45 Sell 140 Call 10.30 0 10.30 180 17.5
46 Combined Profit 20.00 7.50 190 17.5
47 200 17.5
48 210 17.5




Collars
A collar is an options strategy that brackets the value of a portfolio between two bounds. Sup- collar
pose that an investor currently is holding a large position in Microsoft, which is currently sell- An options strategy
ing at $70 per share. A lower bound of $60 can be placed on the value of the portfolio by that brackets the
buying a protective put with exercise price $60. This protection, however, requires that the in- value of a portfolio
between two bounds.
vestor pay the put premium. To raise the money to pay for the put, the investor might write a
call option, say with exercise price $80. The call might sell for roughly the same price as the
put, meaning that the net outlay for the two options positions is approximately zero. Writing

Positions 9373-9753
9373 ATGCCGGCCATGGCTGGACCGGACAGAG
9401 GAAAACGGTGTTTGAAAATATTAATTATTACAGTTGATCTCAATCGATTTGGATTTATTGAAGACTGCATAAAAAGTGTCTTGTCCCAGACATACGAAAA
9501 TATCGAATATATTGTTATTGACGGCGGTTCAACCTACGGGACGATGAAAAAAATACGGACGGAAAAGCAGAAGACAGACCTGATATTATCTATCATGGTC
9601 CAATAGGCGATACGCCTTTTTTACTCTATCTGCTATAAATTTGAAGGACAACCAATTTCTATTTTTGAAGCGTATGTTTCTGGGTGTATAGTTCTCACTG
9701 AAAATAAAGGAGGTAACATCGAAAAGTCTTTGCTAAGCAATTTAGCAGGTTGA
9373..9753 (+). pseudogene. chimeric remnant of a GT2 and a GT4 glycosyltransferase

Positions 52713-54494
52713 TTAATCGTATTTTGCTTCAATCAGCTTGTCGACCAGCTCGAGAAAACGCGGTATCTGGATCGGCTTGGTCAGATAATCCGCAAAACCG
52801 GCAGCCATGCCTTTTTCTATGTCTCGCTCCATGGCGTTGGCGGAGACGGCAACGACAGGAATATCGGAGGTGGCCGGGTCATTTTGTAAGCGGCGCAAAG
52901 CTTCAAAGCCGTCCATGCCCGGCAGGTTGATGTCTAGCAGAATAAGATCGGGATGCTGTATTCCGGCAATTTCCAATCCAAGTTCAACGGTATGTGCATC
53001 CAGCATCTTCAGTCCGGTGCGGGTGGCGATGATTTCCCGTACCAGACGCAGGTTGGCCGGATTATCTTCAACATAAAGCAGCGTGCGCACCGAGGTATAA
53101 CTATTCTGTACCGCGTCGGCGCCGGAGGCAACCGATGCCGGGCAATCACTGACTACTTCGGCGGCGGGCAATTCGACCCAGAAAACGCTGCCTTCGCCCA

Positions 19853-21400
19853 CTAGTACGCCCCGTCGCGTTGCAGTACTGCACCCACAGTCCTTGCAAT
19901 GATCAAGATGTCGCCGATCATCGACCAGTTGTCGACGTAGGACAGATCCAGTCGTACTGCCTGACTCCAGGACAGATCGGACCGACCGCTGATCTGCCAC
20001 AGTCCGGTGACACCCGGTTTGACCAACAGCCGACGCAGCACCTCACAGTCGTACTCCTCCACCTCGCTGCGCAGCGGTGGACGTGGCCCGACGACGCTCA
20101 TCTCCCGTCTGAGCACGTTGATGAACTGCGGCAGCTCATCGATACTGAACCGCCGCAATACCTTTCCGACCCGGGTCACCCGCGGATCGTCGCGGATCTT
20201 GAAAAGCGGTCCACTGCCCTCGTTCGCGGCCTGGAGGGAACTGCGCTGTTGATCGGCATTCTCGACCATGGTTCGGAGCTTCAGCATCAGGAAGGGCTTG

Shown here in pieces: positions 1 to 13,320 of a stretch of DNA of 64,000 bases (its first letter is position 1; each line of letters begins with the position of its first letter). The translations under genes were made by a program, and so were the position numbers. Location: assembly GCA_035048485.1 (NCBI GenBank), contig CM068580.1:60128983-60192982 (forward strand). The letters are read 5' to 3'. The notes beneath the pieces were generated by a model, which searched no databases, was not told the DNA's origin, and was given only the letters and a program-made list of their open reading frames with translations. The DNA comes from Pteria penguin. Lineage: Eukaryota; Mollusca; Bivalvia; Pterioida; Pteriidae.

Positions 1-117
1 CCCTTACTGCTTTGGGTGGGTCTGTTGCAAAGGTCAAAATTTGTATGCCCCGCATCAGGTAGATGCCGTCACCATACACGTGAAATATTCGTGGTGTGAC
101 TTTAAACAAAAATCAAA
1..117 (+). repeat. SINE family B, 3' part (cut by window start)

the call limits the portfolio™s upside potential. Even if the stock price moves above $80, the in-
vestor will do no better than $80, because at a higher price the stock will be called away. Thus
511
Bodie’Kane’Marcus: V. Derivative Markets 14. Options Markets © The McGraw’Hill
Essentials of Investments, Companies, 2003
Fifth Edition




512 Part FIVE Derivative Markets


the investor obtains the downside protection represented by the exercise price of the put by
selling her claim to any upside potential beyond the exercise price of the call.


A collar would be appropriate for an investor who has a target wealth goal in mind but is un-
willing to risk losses beyond a certain level. Suppose you are contemplating buying a house
14.5 EXAMPLE for $160,000, for example. You might set this figure as your goal. Your current wealth may
be $140,000, and you are unwilling to risk losing more than $20,000. A collar established by
Collars
(1) purchasing 2,000 shares of stock currently selling at $70 per share, (2) purchasing 2,000
put options (20 option contracts) with exercise price $60, and (3) writing 2,000 calls with ex-
ercise price $80 would give you a good chance to realize the $20,000 capital gain without
risking a loss of more than $20,000.